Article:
Dying to Know: Ram Dass & Timothy Leary (dir. Gay Dillingham, 2014). Ram Dass (formerly Richard Alpert) and Timothy Leary, ex-Harvard promulgators of psychedelics, meet not long before Leary’s death for one last conversation about life and death — or as Leary calls death, “the last taboo.” As if no one ever spoke of death before? Too much glibness and self-congratulation for my taste.


Film Stars Don’t Die in Liverpool (dir. Paul McGuigan, 2017). Annette Bening as the fading star Gloria Grahame, in love with a young Liverpudlian, actor Peter Tuner (Jamie Bell). The story arc is predictable, but Bening gives a great performance. Best watched with subtitles.


In the Realms of the Unreal: The Mystery of Henry Darger (dir. Jessica Yu, 2004). An excellent introduction to the life and work of Henry Darger, menial worker and outsider artist, with reminiscences from his landlord and neighbors. A particular strength of the film: the use of excerpts from Darger’s fiction to illuminate his life. A strange touch: ten-year-old Dakota Fanning as the film’s narrator.


Come Sunday (dir. Joshua Marston, 2018). Based on a This American Life episode about Carlton Pearson (Chiwetel Ejiofor), a charismatic African-American Pentecostal minister who begins to preach a doctrine of universal salvation, salvation even for backsliders, even for people who have never accepted Christ — at which point, all hell breaks loose. I would have appreciated more attention to the biblical texts at issue in Pearson’s challenge to his tradition’s accepted theology. With Martin Sheen as a disturbingly plausible Oral Roberts.

Related reading
All OCA film posts (Pinboard)

Sunday, July 15, 2018

Asset and handler

Jonathan Chait, writing in New York, presents a compelling argument that Trump–Russia has been going on for a very long time: “it would be dangerous not to consider the possibility that the summit is less a negotiation between two heads of state than a meeting between a Russian-intelligence asset and his handler.” The year of wonders: 1987.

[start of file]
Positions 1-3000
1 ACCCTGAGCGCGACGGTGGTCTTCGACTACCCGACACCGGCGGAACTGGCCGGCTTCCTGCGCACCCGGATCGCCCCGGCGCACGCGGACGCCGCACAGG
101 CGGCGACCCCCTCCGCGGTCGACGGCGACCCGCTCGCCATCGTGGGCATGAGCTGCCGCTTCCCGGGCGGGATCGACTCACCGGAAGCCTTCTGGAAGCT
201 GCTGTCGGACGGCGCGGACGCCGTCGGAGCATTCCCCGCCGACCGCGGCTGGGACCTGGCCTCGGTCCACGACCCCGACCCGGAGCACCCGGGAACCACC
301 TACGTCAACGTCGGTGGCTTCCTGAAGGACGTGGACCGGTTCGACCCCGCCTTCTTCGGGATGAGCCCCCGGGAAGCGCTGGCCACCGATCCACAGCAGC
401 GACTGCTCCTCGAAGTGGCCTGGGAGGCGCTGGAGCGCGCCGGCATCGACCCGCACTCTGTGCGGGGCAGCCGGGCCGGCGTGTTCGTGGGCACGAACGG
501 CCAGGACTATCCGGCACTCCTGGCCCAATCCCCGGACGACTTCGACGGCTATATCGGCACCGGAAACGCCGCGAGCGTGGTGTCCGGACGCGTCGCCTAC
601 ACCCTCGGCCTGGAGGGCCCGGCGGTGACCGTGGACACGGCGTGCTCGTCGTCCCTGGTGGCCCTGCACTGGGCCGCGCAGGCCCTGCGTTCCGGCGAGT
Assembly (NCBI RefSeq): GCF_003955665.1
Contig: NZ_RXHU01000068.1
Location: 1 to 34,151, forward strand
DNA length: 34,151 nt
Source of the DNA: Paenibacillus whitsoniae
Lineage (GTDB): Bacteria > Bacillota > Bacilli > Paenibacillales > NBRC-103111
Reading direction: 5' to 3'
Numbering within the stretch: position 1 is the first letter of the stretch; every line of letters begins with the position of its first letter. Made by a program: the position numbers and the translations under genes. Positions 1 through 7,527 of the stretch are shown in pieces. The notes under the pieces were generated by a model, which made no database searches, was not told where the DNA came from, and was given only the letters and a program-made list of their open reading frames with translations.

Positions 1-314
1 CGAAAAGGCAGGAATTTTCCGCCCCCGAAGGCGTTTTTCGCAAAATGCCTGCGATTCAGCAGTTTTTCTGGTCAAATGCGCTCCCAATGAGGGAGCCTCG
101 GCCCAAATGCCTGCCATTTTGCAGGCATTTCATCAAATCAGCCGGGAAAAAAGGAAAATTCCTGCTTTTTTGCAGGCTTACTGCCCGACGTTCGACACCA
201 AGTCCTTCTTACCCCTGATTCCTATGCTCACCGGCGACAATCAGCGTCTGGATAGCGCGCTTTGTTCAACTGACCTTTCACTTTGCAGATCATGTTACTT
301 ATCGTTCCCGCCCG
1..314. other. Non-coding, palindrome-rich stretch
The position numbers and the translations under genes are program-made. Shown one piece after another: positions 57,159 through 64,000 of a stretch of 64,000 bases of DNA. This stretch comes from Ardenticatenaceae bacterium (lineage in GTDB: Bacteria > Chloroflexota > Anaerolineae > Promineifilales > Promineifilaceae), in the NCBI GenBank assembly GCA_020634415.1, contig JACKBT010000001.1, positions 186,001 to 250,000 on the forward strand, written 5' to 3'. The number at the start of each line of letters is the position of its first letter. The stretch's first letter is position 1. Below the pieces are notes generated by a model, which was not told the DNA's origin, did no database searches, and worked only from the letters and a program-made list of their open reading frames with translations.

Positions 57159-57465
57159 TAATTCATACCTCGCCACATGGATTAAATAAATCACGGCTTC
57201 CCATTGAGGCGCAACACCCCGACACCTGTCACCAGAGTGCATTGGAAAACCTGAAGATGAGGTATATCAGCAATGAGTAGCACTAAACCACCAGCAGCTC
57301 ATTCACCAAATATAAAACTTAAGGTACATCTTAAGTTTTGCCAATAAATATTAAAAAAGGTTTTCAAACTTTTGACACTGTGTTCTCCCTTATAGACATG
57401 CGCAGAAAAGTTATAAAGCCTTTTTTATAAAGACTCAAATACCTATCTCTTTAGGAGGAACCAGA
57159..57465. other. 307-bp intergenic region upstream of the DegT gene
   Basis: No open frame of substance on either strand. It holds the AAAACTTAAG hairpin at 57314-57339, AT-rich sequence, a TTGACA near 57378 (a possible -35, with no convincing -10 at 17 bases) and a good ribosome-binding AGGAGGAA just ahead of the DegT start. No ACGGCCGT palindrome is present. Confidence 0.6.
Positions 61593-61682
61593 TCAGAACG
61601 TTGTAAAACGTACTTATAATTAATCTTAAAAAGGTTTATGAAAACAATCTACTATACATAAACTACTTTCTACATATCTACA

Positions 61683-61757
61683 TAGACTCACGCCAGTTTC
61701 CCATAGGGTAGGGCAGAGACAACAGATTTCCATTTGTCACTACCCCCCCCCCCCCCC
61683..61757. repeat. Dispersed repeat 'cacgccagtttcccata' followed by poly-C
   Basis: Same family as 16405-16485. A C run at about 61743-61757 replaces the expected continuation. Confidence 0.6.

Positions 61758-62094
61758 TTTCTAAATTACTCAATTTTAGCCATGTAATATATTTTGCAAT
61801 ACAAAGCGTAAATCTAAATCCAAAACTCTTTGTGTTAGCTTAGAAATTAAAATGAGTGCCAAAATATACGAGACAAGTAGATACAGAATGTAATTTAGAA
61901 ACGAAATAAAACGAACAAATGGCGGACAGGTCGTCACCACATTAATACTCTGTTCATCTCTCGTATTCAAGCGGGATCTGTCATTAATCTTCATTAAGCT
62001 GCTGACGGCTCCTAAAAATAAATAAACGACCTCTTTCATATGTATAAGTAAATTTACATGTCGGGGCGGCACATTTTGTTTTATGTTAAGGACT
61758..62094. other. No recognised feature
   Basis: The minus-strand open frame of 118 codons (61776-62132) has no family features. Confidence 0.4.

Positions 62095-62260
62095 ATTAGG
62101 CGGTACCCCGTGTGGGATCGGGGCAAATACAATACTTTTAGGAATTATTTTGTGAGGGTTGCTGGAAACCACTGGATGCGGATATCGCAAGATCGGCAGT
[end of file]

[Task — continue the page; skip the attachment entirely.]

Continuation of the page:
A message for Donnie

“Yer jaiket’s oana shoogly peg, Donnie”: the message on a sign held by Helen Broussard, a retired schoolteacher protesting at the Trump golf resort in Turnberry, Scotland. That is, “Your jacket’s on a wobbly peg,” which The Washington Post paraphrases as “You are on your way out.”

For more on Trump and golf courses in Scotland, you might seek out the film You’ve Been Trumped. Too long, but revealing.

Saturday, July 14, 2018

MSNBC, sheesh

“If he demures. . . .”

Garner’s Modern English Usage on the intransitive verb demur (“to object; take exception”; “to hesitate or decline because of doubts”) and the adjective demure (“reserved, modest,” "coy in an affected way"): “The words are also confused in speech, when demure /di-myuur/ is said instead of demur /di-mǝr/.”

Related reading
All OCA sheesh posts (Pinboard)

From the Saturday Stumper

I found today’s Newsday Saturday Stumper, by Erik Agard, way, way difficult. I filled in words here and there, left the browser open, and went out for the usual morning walk. And when I came back, I made a LASTDITCHEFFORT. And everything fell into place.

Two clues that I especially liked, side by side: 9-Down, three letters: “Family first.” And 10-Down, three letters: “Lions’ zebra.” Huh?

No spoilers: the answers are in the comments.

Friday, July 13, 2018

Meditation rock

[Zippy, July 13, 2018.]

One rock, two rocks, three — but what is stage four? You’ll have to click through to find out.

I’m pretty sure Zippy’s practice is not what Allen Ginsberg had in mind.

Related reading
All OCA “some rocks” posts
All OCA Nancy posts: Nancy and Zippy posts : Zippy posts (Pinboard)

What‽ An episode of 99% Invisible about punctuation.

Related reading
All OCA punctuation posts (Pinboard)
You Call That a Punctuation Mark?! (The Millions)